Whether you are making Aliyah, buying a vacation or investment apartment, or just want to fulfill a lifelong dream of owning a home here; this is what you need to consider:
- What are my additional costs aside from the price of the apartment?
- What is the right type of property for me?
- How much will a bank lend me?
- How great is my risk regarding resale value and investment potential?
- There are obviously other considerations as well, but asking yourself these questions is an excellent start.
Buying an apartment in Israel is not just about the price of the apartment itself; as there are considerable costs surrounding the purchase. The costs are: purchase tax, agents fee, lawyers fee, transferring fees and potentially other miscellaneous costs.
1) Purchase tax – The most substantial cost surrounding the purchase of a home especially for a foreign buyer or investor. Owning more than one property will increase this tax significantly.
Tax scale for Israeli residents purchasing their first home:
(Note: If you are an Israeli resident purchasing a second property and intend to sell your first home within a year and a half of your purchase this applies to you as well)
- Up to NIS 1.623.320 there is no purchase tax,
- From NIS 1.623.320 to NIS 1.974.335 the purchase tax is 3.5% on the difference,
- From NIS 1.974.335 to NIS 5.093.535 the purchase tax goes up to 5% on that difference
- From NIS 4.967.445 to NIS 16.978.450 the purchase tax goes up to 8%
- Above NIS 16.978.450 its 10% on the difference.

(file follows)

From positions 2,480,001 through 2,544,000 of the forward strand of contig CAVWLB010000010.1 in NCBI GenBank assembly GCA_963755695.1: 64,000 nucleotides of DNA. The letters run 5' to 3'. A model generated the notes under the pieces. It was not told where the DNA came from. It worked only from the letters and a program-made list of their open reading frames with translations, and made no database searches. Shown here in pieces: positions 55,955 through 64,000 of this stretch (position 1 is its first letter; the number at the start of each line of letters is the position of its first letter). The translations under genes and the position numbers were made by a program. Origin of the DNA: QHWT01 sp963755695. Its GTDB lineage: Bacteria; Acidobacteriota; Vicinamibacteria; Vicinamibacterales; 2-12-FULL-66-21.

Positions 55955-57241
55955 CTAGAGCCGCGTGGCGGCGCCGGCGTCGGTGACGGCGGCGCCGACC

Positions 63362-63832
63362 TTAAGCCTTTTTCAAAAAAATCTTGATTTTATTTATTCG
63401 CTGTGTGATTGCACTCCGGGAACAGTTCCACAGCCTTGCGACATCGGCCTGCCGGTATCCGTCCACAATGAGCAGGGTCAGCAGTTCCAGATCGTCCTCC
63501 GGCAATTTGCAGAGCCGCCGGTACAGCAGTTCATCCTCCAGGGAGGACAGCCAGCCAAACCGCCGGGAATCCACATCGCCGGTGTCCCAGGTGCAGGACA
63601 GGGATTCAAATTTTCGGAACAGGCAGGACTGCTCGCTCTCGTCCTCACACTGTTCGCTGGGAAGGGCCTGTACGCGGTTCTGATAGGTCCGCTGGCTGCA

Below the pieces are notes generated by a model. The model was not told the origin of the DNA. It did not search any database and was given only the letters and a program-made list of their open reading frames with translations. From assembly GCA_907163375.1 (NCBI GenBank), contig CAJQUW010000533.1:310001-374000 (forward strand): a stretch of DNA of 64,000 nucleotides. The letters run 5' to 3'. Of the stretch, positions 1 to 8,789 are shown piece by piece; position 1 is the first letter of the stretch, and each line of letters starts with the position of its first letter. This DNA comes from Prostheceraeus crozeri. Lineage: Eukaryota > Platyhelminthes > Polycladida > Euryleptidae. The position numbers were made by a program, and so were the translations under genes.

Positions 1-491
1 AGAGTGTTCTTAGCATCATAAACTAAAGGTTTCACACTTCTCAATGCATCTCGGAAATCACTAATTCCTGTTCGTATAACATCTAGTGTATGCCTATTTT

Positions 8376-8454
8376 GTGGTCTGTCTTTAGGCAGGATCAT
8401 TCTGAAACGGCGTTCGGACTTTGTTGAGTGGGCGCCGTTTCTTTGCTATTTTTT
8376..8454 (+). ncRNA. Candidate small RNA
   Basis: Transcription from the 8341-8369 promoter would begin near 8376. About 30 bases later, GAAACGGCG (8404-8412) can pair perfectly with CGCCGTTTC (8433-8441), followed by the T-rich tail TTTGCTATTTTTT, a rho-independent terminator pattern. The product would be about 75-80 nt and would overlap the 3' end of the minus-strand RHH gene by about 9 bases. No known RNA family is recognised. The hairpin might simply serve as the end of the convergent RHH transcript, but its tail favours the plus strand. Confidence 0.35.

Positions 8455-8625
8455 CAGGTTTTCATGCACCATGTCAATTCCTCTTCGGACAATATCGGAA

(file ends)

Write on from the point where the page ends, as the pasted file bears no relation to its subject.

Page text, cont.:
Tax scale for investors and foreign buyers
(Anyone that already owns a property and is purchasing an additional property)
- Up to NIS 5.095.570 – 8%
- From NIS 5.095.570 – 10% on the difference
2) Agent’s fee – In Israel, buyers and sellers customarily pay an agents fee of 2% plus VAT. Most professional agents in Jerusalem cooperate with other agents, leading to a separate buyers and sellers agent, with each agent representing their parties interests. However, at times an agent can represent both buyer and seller, receiving commission from both parties.
3) Attorney’s fee -An attorney fee structure in Israel is typically commission based. There is no title insurance, so a competent attorney must inspect the property’s registration and legal status. Attorney’s typically charge 1% plus VAT.
4) Conversion and other closing costs – Such costs include the money lost on bank fees, conversion rates, registration fees, etc. This can add up to approximately 1% of the purchase price. On first hand apartments purchased from developers / contractors; other fees such as interest rates based on the building index, and a fee for the attorney registering the property will apply.
In other words, your costs on a second-hand apartment purchase price of $1,000,000, as a foreign buyer, will be another $120,000 or approximately 12% above the price of your property.
What is the right property for me?
The where and the what must coincide. For example, if you are interested in purchasing a property in Mamilla that can fit your family of 10 comfortably; it simply won’t happen with a budget of $500,000. Depending on what is more important i.e. location or having a place large enough for your family to use at the same time, will determine where you can begin your search. Many buyers reduce their expectations, change their preferred location, or increase their budget in order to find the right property. For example, we had a client that wanted a property that would comfortably fit their children and grandchildren for when they visit. They realized that in order to do that in Rechavia, they would need to spend more than double their budget. They decided that they prefer purchasing a two bedroom that fit their needs year-round. When their children would visit they would simply rent one of many short-term rental apartments in the area. By doing so they would not compromise on location and instead compromised on space.